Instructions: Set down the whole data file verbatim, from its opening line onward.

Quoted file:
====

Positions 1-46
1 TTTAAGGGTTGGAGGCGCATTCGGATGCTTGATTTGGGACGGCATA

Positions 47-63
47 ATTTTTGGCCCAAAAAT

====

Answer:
Positions 1-46
1 TTTAAGGGTTGGAGGCGCATTCGGATGCTTGATTTGGGACGGCATA

Positions 47-63
47 ATTTTTGGCCCAAAAAT